Here's what we know about Portland Winterhawks defenseman Seth Jones.
He's not only No. 1 on NHL Central Scouting's final ranking of North American skaters for the 2013 NHL Draft, but was regarded as the consensus first pick in three mock drafts conducted by NHL.com staffers.
We also know Jones takes great pride in his skating and powerful shot, in addition to his propensity to transition quickly.
"I think your ability to move the puck quickly and overall skating are the two most important qualities you need to have as an NHL defenseman today," Jones told NHL.com.
He can create offense, as evidenced by his 56 points in 61 regular-season games this season, his first in the Western Hockey League, and he also has been praised for his ability to consistently shut down top opposition forwards.
"He skates as well as anyone in the league, is smart and has all the potential there is to becoming one of the top [defensemen] in the NHL one day," Central Scouting's Peter Sullivan told NHL.com.
2013 NHL DRAFT
Keeping up with JonesesBy Mike G. Morreale - NHL.com Staff Writer
Seth Jones is a possible No. 1 pick in the 2013 NHL Draft, but he's got a former NBA player for a father and two brothers who have hockey in their backgrounds as well. READ MORE ›
The late Tim Taylor, who served as USA Hockey director of player personnel for the gold medal-winning United States National Junior Team at the 2013 World Junior Championship in Ufa, Russia, was asked to assess Jones following the team's three-day selection camp last December.
Taylor's coaching resume includes a historic 28-year run as coach at Yale University, in addition to coaching at many international events.
"I'm kind of speechless," Taylor told NHL.com when asked to dissect Jones' game. "He's got that wonderful combination of athletic ability, hockey sense, size and character. When you get all of that in one package, it's pretty hard to find a better prospect. I know this kid very well, know his leadership abilities and calmness under pressure, his confidence level and upside. He's a very rare U.S. talent."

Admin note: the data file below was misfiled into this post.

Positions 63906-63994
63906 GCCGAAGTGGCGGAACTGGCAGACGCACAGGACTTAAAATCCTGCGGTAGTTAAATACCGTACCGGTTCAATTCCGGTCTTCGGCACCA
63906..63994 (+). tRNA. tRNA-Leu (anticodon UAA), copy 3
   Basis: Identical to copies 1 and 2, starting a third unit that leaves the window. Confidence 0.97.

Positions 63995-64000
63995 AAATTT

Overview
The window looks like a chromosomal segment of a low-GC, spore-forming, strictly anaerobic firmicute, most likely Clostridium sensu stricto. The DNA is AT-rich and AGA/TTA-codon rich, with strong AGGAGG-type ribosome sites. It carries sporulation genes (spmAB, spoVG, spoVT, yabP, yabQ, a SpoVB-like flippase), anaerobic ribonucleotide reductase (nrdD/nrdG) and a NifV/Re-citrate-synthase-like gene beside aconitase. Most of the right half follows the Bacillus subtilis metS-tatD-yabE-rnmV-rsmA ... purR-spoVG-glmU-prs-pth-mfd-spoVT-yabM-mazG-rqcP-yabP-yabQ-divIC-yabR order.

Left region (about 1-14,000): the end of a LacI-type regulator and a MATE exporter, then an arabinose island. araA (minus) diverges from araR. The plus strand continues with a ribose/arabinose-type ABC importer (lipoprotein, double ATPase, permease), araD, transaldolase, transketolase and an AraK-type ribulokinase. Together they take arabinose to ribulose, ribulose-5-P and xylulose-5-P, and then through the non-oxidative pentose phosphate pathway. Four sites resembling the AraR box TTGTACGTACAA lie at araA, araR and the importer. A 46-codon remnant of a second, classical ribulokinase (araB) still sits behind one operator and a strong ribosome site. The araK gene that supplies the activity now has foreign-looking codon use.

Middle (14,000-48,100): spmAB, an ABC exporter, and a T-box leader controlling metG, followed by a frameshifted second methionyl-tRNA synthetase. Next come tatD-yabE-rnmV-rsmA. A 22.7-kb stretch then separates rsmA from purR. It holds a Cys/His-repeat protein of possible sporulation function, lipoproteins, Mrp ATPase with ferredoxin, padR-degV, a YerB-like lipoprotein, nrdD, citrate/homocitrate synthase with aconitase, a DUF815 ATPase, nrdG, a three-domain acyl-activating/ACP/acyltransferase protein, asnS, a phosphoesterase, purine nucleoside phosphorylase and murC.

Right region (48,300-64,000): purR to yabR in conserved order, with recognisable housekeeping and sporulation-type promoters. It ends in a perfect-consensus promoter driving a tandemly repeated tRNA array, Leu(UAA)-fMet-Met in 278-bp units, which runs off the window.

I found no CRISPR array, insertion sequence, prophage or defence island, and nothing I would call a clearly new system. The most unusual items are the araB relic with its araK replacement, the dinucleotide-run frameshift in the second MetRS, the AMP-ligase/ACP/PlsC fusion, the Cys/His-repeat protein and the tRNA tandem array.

Jones doesn't take those compliments lightly.
"Coach Taylor helped bring USA Hockey to where it is today," Jones said. "He was a great person and did a lot for me and USA Hockey and no one will ever forget it. Knowing he said that about me is a tremendous honor. It's awesome to hear something like that."
Jones also happens to be the son of former NBA player Ronald "Popeye" Jones, who spent 12 seasons in the league, including time with the Denver Nuggets. And wouldn't you know it, the Colorado Avalanche hold the No. 1 pick at the 2013 NHL Draft.
"He's used to handling the limelight [because of that family pedigree], and I don't know if he likes it so much, but his overall game is just so smooth, sometimes he does things you don't even notice, but he has complete control with his shifts and doesn't get rattled," Central Scouting's B.J. MacDonald told NHL.com. "Overall, he does everything so smoothly. After a while, you almost take him for granted."
Jones said he enjoys the attention and relishes the big moments of every game.